Amsterdam city council wants emergency debate after lawyer's shocking murder

Justice scales and the Amsterdam flag
Lady Justice in front of the Amsterdam flagPhoto: PromesaStudio / DepositPhotos

The entire Amsterdam city council wants an emergency debate with Mayor Femke Halsema on undermining crime after the murder of criminal law attorney Derk Wiersum in the city on Wednesday morning. Wiersum represented key witness Nabil B., who linked fugitive Ridouan Taghi to a number of gangland assassinations. Halsema spoke of "a horrible murder" that "affects the essence of the rule of law".

"The assassination of of a lawyer is a new low point in the series of assassinations in the city. It gives the signals that no one working for a key witness is safe, which does not benefit the criminal proceedings in Amsterdam and further complicates the handling of assassinations", the Amsterdam political parties said, Het Parool reports. "The entire Amsterdam city council expresses its disgust at this assassination and wants to debate this new low point with the mayor in the short term."

"With the assassination of a lawyer of a crown witness, a horrific line has been crossed, as far as the entire council is concerned. Never before have lawyers in Amsterdam been victims of the murderous conflict in Amsterdam", the parties continued. "The assassination of a brother of a crown witness was ice cold. A lawyer now being added is even further below freeing point. It is a major violation of our constitutional state."

"This is a horrible murder, of a father, a lawyer, an Amsterdammer", Mayor Halsema said about Wiersum's murder. "This leads to anxiety and unrest among lawyers." According to her, the police and Public Prosecution Service in Amsterdam are giving this case the highest priority. She will meet with them today to discuss the latest state of affairs, and see whether other lawyers need extra protection, she said after visiting the crime scene on Imstenrade, according to AD. 

"Police and social workers are in Buitenveldert and doing what they can", the mayor continued. "I sympathize with everyone who has been affected in any way by this terrible act. I wish the family strength with processing this indescribable blow."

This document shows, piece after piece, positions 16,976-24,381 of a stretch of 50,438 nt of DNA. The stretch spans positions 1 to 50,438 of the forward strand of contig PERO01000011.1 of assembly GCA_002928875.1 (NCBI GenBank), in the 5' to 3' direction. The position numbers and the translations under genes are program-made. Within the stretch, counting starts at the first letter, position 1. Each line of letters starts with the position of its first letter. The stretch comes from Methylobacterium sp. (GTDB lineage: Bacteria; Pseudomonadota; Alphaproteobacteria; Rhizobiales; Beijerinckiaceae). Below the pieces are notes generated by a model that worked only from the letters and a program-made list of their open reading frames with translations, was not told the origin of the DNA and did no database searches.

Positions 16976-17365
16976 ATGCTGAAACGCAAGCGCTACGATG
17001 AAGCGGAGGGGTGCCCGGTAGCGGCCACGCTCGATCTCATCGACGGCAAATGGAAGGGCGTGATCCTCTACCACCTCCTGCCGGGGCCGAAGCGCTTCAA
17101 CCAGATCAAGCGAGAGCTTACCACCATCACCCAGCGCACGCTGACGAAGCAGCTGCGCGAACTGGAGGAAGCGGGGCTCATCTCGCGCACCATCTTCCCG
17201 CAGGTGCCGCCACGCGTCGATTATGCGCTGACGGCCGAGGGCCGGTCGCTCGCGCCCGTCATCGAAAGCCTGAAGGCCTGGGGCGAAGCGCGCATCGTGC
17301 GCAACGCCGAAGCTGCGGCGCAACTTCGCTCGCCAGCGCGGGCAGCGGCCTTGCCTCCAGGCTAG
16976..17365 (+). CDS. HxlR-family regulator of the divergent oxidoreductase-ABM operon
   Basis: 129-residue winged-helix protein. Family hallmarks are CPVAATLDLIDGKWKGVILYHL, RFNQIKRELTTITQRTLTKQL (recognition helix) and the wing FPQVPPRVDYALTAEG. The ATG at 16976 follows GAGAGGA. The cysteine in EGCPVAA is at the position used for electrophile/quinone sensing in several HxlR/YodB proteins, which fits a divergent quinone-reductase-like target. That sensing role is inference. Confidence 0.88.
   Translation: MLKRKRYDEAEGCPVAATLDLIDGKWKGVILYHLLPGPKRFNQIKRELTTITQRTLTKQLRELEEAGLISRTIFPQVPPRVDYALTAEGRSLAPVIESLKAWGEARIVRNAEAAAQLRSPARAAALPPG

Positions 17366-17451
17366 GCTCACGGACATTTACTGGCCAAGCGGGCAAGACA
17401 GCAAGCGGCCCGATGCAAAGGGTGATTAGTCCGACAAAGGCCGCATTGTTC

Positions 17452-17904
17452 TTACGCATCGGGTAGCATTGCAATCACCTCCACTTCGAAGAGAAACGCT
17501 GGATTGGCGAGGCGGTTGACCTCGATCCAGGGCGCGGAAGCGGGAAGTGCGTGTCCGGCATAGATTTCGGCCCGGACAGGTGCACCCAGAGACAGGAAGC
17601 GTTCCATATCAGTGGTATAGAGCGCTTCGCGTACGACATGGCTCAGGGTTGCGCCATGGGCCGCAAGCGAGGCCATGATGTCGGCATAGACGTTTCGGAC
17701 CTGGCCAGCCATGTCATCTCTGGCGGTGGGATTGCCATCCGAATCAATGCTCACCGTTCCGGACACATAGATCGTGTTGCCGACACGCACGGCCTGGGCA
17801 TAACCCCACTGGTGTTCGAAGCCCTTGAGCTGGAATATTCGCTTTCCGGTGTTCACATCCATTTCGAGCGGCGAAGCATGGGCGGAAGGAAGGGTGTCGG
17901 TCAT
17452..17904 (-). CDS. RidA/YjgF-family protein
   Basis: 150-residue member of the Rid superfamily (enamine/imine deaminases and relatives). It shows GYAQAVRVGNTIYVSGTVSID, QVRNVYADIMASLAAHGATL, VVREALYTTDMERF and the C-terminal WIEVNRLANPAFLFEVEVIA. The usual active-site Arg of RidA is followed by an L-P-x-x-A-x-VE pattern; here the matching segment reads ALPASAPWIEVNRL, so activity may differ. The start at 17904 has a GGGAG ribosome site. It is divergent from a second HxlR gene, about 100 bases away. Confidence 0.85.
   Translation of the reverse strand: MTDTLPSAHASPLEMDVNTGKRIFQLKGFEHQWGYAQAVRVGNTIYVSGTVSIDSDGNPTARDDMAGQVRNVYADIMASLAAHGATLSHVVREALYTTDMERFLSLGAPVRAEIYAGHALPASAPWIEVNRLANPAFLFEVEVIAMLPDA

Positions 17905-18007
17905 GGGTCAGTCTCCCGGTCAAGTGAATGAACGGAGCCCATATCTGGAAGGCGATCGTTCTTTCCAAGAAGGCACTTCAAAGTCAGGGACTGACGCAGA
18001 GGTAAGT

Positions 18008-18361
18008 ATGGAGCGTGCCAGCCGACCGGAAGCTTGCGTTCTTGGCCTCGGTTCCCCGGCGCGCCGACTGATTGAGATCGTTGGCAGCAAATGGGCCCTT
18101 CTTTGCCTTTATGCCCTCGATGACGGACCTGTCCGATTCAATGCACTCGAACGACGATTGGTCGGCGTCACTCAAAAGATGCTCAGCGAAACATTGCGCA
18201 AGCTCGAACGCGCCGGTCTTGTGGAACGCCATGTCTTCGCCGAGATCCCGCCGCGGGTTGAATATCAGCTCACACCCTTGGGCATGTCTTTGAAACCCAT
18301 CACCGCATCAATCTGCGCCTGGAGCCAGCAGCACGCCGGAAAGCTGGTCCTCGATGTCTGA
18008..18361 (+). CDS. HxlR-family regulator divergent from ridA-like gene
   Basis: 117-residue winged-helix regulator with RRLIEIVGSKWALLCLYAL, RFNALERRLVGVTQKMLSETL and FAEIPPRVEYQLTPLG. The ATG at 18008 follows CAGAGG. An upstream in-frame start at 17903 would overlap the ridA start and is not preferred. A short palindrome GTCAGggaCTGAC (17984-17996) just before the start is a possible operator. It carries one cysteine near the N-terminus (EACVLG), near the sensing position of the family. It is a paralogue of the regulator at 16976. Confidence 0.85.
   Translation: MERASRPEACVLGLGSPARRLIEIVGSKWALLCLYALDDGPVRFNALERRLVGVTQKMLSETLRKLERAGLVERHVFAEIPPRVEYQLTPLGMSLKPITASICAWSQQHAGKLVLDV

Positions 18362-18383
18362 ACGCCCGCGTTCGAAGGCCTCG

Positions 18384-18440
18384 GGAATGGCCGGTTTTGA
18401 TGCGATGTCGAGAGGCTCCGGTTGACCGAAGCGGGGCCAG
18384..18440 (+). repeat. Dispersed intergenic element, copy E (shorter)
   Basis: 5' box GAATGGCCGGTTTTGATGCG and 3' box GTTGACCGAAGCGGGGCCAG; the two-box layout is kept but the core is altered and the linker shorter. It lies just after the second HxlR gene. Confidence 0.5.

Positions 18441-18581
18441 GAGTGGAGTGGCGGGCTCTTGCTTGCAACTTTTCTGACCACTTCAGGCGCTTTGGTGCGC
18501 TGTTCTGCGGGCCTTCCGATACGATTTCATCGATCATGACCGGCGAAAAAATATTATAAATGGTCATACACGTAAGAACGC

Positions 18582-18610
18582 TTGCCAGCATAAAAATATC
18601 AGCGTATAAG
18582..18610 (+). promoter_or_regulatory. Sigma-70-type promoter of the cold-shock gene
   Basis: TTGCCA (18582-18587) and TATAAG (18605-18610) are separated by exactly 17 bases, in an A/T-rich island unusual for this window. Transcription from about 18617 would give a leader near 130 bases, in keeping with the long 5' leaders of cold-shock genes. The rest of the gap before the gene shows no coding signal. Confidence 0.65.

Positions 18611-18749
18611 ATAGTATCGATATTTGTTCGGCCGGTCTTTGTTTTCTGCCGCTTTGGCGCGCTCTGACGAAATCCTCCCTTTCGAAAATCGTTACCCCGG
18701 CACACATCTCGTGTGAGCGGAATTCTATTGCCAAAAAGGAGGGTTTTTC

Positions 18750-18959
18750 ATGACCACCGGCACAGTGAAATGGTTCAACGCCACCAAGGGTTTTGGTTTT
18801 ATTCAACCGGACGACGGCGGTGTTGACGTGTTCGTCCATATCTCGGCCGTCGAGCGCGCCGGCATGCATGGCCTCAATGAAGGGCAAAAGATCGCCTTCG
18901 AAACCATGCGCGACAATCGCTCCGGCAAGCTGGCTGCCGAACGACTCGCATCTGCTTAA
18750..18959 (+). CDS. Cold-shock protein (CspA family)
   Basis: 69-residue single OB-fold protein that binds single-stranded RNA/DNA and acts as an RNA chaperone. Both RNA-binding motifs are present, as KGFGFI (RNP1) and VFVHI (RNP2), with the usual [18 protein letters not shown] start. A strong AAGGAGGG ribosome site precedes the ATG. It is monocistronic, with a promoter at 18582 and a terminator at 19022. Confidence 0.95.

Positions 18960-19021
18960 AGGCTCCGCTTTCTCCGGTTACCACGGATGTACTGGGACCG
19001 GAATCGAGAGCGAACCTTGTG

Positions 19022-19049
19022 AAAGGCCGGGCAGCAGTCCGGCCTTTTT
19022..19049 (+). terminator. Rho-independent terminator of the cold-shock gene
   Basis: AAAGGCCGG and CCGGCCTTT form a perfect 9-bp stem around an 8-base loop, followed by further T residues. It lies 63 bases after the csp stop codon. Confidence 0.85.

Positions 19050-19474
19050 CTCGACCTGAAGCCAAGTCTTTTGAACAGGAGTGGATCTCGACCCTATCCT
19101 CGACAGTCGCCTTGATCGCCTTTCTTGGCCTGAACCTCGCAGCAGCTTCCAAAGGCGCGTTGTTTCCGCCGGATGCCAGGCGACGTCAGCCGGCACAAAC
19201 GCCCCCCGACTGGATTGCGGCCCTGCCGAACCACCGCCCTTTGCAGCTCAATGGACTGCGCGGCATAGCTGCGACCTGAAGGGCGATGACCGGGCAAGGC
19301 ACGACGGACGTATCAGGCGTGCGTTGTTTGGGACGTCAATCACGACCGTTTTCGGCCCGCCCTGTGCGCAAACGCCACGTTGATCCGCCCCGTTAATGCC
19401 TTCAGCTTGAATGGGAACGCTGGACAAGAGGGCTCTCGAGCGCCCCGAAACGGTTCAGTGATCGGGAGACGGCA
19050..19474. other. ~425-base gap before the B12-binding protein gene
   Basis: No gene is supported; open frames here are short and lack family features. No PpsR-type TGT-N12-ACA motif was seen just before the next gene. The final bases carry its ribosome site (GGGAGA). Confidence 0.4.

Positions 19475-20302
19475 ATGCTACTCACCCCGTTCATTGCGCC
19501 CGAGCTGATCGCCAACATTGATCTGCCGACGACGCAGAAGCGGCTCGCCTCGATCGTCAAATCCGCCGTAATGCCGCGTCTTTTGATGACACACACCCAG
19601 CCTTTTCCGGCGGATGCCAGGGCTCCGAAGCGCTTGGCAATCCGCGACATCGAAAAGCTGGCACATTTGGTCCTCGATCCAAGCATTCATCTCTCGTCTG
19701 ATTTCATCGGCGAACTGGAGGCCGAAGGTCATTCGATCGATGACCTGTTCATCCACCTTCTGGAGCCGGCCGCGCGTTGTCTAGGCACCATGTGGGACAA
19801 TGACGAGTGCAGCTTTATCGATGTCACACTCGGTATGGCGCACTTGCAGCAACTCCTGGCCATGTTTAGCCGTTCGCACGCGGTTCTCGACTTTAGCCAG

Only on Monday Halsema along with a large number of other mayors and the Board of Procurators General wrote a letter to the government, raising concerns about the rise of undermining crime and the growth of the drug economy in the Netherlands. "The forms are different in our municipalities and regions, but the underlying problem is the same", they wrote, adding that this often involves criminal networks that are active nationally and internationally. "It is not rocket science: where the government is unable to enforce, a vacuum is created in which crime can thrive."

The mayors called for more police capacity to tackle the background causes of undermining crime. Now the police have their hands so full in dealing with assassinations, that there is little capacity left to tackle the root cause. The financial intelligence unit FIU should also be strengthened to be able to cope with the increasing number of suspicious transactions and money laundering cases. And they called on the government for measures to improve the reliability and availability of relevant data. "Even information that is available within a municipality itself cannot be linked for privacy reasons", they said. The mayors want room to experiment with sharing information between governments and government agencies in their approach to fighting undermining crimes. 

Minister Ferdinand Grapperhaus of Justice and Security addressed many of these specific issues in a post-Budget Day interview on Tuesday. Next year his Ministry will invest in strengthening the rule of law, and that includes a structural amount of 10 million euros and a 100 million euros fund in the fight against undermining crime over the coming years. In 2020, the ministry will focus on strengthening the approach against drug trafficking and criminal money flows. 

Grapperhaus is working on a package of anti-undermining legislation, including a law that will make it possible for mayors to close homes if the property had been shot at or weapons were found there. More resources are also being released for taking away criminal assets, tackling money laundering, and tackling human trafficking. 

"We must continue to invest fully in identifying and disrupting criminal money flows", Grapperhaus said. "And that also means investing in people. People do enormously hard work on all fronts every day. We have to support them as well as possible."